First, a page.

By Marian Mitchell

Life is stressful these days. Businesses have tight deadlines,
technology makes it too easy to work from home (or at your kid’s ball game),
schools require hours of homework per night starting in kindergarten,
and the list goes on. It is an effort just to rest with the perpetual to do list.

Unfortunately, living this way leads to a long list of health problems that we consider normal parts of aging. I want you to know that it’s not. It’s your body telling you you’re pushing too hard and it needs a break! In the functional medicine world, we call this adrenal fatigue.

Symptoms of Adrenal Fatigue

Symptoms of adrenal fatigue tend to be brushed off as stress or lack of a good night’s sleep, for example, but they happen for too long. Your body is trying to tell you something is wrong so pay attention. As time goes on, they will go from mild and manageable to hard to ignore. Symptoms include:

• Low energy through the day and trouble getting out of bed
• Sleep issues
• Low thyroid function (hypothyroid)
• Inability to lose weight and weight gain
• Low or no sex drive
• Low blood pressure (dizziness when standing up is a sign of low blood pressure)
• Intense salt cravings
• Inability to cope with stress and easily irritated, annoyed, and overwhelmed
• Anxiety, mental exhaustion, depression and/or apathy
• Reduced immunity
• Getting cold easily
• Constipation
• Low stomach acid
• Muscle tightness, stiffness, soreness

The longer you ignore the symptoms, the more depleted the adrenals become and the more likely you are to develop permanent thyroid issues. It’s time to take notice, honor your body and give it the rest and nutrients it desperately needs.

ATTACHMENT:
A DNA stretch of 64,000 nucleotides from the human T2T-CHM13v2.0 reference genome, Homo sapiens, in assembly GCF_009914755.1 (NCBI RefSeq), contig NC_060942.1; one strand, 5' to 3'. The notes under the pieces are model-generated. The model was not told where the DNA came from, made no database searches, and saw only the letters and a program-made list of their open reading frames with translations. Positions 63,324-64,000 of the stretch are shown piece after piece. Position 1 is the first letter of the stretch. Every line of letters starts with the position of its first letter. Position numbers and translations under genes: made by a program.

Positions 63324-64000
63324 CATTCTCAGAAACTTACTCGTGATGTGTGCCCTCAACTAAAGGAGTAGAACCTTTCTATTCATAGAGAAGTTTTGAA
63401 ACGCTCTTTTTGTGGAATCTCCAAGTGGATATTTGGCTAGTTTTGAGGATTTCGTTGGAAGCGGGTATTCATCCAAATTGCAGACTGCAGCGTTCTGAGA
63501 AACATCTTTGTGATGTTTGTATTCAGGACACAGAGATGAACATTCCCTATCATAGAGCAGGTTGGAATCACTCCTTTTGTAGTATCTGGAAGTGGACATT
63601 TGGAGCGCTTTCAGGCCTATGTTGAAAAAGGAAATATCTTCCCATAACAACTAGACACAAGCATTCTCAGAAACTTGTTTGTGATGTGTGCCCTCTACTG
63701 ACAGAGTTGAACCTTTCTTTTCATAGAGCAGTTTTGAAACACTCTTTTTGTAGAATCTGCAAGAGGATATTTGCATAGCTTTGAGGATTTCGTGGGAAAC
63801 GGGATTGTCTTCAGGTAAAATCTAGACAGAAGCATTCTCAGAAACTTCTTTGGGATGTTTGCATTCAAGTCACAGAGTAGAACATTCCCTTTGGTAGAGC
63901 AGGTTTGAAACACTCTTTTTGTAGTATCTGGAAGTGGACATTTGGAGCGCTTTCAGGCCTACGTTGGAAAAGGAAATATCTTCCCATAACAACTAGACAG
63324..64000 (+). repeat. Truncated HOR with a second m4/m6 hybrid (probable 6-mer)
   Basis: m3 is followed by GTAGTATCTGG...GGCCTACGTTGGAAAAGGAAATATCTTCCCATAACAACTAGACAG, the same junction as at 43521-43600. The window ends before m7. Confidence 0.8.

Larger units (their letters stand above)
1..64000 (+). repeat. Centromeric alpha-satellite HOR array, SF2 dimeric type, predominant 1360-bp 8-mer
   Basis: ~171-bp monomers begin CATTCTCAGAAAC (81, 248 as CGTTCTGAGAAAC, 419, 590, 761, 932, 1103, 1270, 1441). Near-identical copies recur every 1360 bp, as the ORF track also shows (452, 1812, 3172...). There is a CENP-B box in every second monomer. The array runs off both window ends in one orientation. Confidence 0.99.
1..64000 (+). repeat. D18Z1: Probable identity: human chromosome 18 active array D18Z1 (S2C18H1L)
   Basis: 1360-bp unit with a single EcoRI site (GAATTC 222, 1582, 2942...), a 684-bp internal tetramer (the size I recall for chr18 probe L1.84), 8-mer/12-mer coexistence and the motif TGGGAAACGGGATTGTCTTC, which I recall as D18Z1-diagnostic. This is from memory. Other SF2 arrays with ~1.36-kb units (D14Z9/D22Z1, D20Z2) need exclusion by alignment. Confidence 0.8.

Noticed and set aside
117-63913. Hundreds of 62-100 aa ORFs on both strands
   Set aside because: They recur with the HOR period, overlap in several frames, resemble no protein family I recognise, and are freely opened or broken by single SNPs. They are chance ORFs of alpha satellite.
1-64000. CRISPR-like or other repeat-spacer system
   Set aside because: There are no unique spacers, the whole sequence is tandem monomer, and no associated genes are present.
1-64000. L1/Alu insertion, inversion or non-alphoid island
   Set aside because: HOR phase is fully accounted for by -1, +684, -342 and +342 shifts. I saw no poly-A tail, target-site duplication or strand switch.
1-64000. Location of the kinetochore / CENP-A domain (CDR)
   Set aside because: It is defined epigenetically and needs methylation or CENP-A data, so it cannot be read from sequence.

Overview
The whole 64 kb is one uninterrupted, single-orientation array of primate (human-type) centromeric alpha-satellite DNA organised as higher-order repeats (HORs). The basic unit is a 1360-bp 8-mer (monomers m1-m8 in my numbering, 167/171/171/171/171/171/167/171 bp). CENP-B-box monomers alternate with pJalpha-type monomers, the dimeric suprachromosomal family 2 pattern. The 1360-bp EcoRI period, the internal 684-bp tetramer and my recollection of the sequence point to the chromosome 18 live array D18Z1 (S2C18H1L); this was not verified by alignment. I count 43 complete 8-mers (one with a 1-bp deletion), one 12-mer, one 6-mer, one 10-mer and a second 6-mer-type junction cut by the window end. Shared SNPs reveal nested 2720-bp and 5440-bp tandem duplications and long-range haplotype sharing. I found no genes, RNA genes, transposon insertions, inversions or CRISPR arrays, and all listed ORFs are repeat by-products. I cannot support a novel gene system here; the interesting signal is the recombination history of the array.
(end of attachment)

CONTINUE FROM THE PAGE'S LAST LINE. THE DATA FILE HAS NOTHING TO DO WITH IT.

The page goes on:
Food is powerful medicine. Through food (and learning to build rest into your weekly schedule) you can mitigate your stress, have more energy, sleep better and just feel good again. Foods that help your body restore the adrenals include:

Protein rich foods — Make sure to start your day with at least 25 grams of protein and pair protein with every meal and snack. This will keep your blood sugar stable throughout the day.

Salt — When we are stressed a hormone called aldosterone, the salt-monitoring hormone, becomes depleted. If salt levels get too low, maintaining blood pressure becomes difficult and dizzy spells can occur. Be sure to be liberal with sea salt when cooking.

Healthy fats — Fats from healthy sources keep blood sugar stable, are rich in essential vitamins A, D, E and K2 and even promote weight loss when paired with a low carb diet. Healthy fats include avocados; coconuts and unrefined coconut oil; olives and extra virgin olive oil; nuts and seeds; butter from grass fed, pastured cows; ghee; and lard and tallow from pastured animals that ate a native diet (not GMO corn and soy).

Magnesium rich foods— When stressed, we crave chocolate because it’s rich in magnesium! Magnesium is a relaxing mineral and can reduce headaches, improve sleep quality, reduce muscle cramping, increase energy and help relieve anxiety and depression. Magnesium rich foods include cacao (raw chocolate powder), dark leafy greens (all of them), blackstrap molasses, avocados, nuts and seeds, and even wild caught fish.

Vitamin C rich foods — Your adrenals use vitamin C to produce hormones, especially cortisol. When vitamin C is low, they get out of balance and actually produce more cortisol which increases anxiety, impacts blood sugar levels, blood pressure and leads to weight gain. However, DON’T reach for Emergen-C or run to Costco for some cheap vitamin C. The synthetic stuff isn’t easily used by the body, is made from GMO corn and destroys the bacteria in your gut, causing other issues. Instead, choose citrus fruits, berries, dark leafy greens, tropical fruits, broccoli and tomatoes. You can also add camu-camu or acerola powder into your routine.